The first part of this article examined groups and religions that be could used as sources for the sinister aspects of Libris Mortis. This section looks at the groups that fight the undead along with a few additional aspects of the book.
Fighting the Darkness
Libris Mortis presents a host of tools and techniques for fighting the undead: feats, spells, prestige classes, and more weapons against the restless dead. Like the rest of the material in the book, these elements could be made available to all characters at once. However, it can be more interesting to limit these techniques to specific religions or groups as described in the first part of this article.
The following organizations are at the forefront of the war against the undead.
The Undying Court teaches that negative undead are conduits to Mabar and that merely by existing, these creatures slowly drain away the life-force of Eberron itself. For the most part, the Aereni prefer to avoid contact with the outside world, but the war against undead is a danger that bypasses all borders. The soldiers engaged in this conflict are known as the Deathguard, an elite unit dedicated to the Undying Court and to eradicating the taint of undeath from the world.
The Deathguard is largely comprised of clerics, paladins, and fighters who have access to the Sacred Purifier prestige class, the Hunter of the Dead PrC from Complete Warrior, and the Sacred Exorcist PrC from Complete Divine. The order also includes a small corps of cleric/rogues with levels in the Shadowbane Stalker PrC from Complete Adventurer -- these agents are often equipped with ghost strike weapons, allowing them to make sneak attacks against incorporeal undead. In a world where most NPCs possess NPC class levels, the Deathguard are among the best at what they do, chosen from the most gifted soldiers and priests of Aerenal. But they are few in number, and the loss of any Deathguard is a blow to the Undying Court.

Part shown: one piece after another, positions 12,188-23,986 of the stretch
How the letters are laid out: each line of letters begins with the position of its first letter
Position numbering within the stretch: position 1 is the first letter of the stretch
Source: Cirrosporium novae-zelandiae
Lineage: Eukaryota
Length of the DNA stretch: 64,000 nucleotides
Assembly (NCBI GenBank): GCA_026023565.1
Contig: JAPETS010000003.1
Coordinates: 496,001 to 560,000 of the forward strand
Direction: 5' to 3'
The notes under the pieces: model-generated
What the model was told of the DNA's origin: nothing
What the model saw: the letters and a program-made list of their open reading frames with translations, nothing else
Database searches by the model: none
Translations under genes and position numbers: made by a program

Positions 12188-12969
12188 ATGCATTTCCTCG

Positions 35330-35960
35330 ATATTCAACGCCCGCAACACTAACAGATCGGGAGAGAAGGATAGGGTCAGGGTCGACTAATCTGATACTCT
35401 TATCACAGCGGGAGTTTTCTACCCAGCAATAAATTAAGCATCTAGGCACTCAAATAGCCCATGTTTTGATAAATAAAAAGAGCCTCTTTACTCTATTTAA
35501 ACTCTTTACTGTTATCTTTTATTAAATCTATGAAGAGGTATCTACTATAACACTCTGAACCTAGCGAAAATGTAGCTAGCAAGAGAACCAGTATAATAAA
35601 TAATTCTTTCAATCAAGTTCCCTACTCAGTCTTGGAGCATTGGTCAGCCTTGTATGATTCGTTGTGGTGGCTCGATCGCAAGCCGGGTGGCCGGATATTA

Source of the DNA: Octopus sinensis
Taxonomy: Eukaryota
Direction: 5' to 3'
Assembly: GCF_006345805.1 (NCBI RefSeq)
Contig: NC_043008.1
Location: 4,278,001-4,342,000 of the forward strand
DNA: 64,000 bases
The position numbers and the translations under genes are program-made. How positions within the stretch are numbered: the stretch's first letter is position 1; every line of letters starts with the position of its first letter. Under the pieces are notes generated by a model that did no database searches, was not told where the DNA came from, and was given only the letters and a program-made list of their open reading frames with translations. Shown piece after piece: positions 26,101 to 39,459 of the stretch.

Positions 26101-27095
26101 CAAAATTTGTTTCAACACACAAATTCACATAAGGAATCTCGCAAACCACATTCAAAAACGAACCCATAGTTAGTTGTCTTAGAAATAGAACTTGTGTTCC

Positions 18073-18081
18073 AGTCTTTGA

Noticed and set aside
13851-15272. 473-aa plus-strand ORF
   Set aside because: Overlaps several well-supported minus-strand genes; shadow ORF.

Clerics of the Deathguard can use the spells from Libris Mortis designed to fight undead (ghost trap, ghost touch armor, protection from negative energy, spawn screen, undead bane weapon, and similar effects) and should have access to many of the new feats. Aerenal is known for its manifest zones linked to Irian, and rituals performed in these regions infuse the Deathguard with positive energy. This in turn allows them to take feats such as Enduring Life, Empower Turning, Sacred Vitality, and Unquenchable Flame of Life. Participation in such a ritual could easily be a prerequisite for PCs who wish to take these feats. If a character can earn the respect of the Deathguard, she may be initiated into these mysteries.
The servants of the Deathguard are proud folk who believe that their calling places them above mortal laws. Others, however, do not share this view. The elves are generally required to act covertly. While they may strike at any undead creature or any necromancer that creates negative undead, they seek to battle the most significant targets -- powerful vampire lords, leaders of the Blood of Vol, and the like. Meanwhile, Erandis d'Vol despises the Deathguard and always takes any opportunity to eliminate a Deathguard unit. Because of this, Deathguard warriors may be unexpected allies in any battle against the Blood of Vol ... or they could show up unexpectedly as adventurers engaged in a delicate undercover operation!
Finally, the elves of Aerenal are the obvious source for positoxins. The jungles of Aerenal contain a host of unusual plants, many of which have been altered by exposure to the energies of Irian and Mabar. Between their long studies of the energies of these planes and their hatred of negative undead, the Aereni are the logical force to have developed these unusual tools.
The Silver Flame